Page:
Examples of NCLC include tokens (like those from casinos), medals (commemorating an event or person), badges (given to employees when they reach a milestone), and other items.
You’ll find the scrounger in a park or along a beach, leaning over to pick up fallen coins from someone’s pocket.
The scrounger may also use a metal detector to find buried coins. Sometimes they visit their friends and family who want to get rid of their loose change by giving it to them.
The scrounger doesn’t have much interest in history or coin-collecting specialized knowledge – they only care about how much money they can make from finding coins on the ground!
The best way for a Scrounger to learn more about how different types of coins are made is through reading books at home, but this isn’t something most people will do unless their interests take them there naturally (which does happen).
The generalist is a collector of coins from different countries but not all of them.
The generalist is interested in the history of the coins and not just their value.
Their collection may not be limited to one type of coin, as they enjoy collecting different types and denominations of money.
The generalist is an enthusiast who collects whatever they like, whether it’s common or rare.
They are usually knowledgeable about many types of coins and can easily converse with other collectors about their favorites!
Specialists are the most passionate and knowledgeable coin collectors.
They usually specialize in a particular area, such as coins from a specific country or denomination.
Specialists can be experts on their subject—and often are! A specialist’s knowledge is often more nuanced than other coin collectors’ because they’ve spent years learning about the intricacies of their chosen niche.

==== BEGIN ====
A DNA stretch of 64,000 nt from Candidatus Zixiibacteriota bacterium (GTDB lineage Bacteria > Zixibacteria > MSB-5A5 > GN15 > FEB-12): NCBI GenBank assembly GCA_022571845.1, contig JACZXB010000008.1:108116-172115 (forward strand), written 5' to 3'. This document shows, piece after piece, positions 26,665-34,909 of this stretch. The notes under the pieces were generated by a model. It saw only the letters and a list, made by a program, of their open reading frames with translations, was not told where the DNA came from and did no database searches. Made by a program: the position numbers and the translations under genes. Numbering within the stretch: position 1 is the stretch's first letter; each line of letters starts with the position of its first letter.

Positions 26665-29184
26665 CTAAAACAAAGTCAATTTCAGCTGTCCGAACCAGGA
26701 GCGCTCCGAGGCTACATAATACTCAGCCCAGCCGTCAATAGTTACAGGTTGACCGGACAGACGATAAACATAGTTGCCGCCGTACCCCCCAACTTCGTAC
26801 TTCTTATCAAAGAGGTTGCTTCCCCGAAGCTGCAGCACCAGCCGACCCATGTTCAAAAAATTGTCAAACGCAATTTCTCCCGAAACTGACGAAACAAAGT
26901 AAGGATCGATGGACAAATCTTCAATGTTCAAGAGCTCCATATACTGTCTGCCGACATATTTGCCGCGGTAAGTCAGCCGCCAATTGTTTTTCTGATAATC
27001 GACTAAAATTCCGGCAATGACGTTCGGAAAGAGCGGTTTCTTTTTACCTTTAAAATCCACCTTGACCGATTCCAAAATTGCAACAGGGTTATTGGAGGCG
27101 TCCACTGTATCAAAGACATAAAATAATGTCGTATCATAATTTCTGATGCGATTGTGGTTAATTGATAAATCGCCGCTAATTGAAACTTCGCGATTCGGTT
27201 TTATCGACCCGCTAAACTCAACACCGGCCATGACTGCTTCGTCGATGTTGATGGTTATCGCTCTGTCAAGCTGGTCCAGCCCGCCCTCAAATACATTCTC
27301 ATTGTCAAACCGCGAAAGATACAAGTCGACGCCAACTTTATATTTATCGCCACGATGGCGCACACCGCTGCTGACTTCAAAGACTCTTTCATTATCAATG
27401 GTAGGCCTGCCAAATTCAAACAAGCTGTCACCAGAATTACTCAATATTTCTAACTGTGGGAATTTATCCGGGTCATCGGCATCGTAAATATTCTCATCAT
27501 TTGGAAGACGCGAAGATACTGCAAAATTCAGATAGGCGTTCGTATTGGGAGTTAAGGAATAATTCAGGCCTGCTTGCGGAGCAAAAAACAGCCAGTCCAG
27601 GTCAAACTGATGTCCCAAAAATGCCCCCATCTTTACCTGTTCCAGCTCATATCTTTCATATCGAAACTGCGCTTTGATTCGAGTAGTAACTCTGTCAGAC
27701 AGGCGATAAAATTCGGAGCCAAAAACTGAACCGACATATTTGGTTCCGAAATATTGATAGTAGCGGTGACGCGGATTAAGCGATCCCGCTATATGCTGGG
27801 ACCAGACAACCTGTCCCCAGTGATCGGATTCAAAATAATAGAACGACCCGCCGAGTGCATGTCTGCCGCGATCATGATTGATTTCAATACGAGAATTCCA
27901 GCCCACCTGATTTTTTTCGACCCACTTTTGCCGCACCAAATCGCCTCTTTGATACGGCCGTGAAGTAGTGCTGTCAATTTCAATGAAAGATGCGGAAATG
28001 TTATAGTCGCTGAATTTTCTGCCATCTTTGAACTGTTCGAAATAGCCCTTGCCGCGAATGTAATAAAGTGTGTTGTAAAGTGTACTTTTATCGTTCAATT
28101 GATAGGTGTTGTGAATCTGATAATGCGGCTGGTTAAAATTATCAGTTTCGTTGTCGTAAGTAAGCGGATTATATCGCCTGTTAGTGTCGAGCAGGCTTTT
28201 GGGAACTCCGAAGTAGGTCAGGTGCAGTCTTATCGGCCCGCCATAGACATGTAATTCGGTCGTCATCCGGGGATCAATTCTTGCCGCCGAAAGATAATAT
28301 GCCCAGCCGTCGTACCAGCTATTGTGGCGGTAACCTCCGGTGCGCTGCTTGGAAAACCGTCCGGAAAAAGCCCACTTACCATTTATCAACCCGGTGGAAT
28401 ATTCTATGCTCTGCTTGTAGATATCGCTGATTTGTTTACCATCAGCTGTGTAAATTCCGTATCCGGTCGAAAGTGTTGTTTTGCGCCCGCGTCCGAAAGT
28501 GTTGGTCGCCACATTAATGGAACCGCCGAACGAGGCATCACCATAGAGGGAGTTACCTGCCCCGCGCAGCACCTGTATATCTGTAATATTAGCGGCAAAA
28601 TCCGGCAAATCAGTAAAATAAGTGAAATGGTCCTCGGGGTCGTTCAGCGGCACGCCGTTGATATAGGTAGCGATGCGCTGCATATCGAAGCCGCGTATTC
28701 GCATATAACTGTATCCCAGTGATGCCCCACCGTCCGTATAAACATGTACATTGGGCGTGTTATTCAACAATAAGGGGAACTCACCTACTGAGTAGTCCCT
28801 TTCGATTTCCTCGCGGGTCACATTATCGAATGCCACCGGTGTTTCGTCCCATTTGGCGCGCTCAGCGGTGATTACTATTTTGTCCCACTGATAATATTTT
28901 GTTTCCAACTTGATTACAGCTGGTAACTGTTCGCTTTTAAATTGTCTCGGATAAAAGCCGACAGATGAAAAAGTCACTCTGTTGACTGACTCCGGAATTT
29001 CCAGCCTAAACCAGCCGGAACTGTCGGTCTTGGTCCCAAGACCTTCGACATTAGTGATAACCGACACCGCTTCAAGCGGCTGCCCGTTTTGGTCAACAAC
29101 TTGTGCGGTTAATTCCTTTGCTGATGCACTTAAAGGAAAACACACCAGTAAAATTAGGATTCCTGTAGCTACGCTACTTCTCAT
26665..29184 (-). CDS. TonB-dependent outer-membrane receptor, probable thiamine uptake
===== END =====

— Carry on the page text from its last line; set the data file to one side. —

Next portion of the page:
You’re an accumulator. You love collecting coins and saving them for no reason other than because you like them.
Accumulators are not concerned with the value of the coins they collect and may collect from multiple sources—even if those sources don’t make sense together!
Accumulators can also have large or small collections depending on how much time they want to spend looking through old junk drawers at garage sales or flea markets for cool items like antique coinage (old money).
The best part about being an accumulator as a hobby is that there’s always another type of coin out there to look forward to!
A hoarder is someone who collects coins that they find in circulation.
They don’t care about the coin’s value but rather collect what they find because they like it.
A hoarder can have a large collection but will never spend or sell them because they are more interested in having a nice collection than making money.
Hoarders are also not interested in selling their collections, so you cannot buy one from them.
Before you go…
Coin collectors are diverse, with interests ranging from serious collecting to hoarding. Each collector has their reason for acquiring coins, and it’s interesting to see how each one approaches the hobby differently. If you think you may fit into any of these categories, we encourage you to explore them further!
Check out my next article: “Top 9 Best Coin Collecting Books for Beginners.”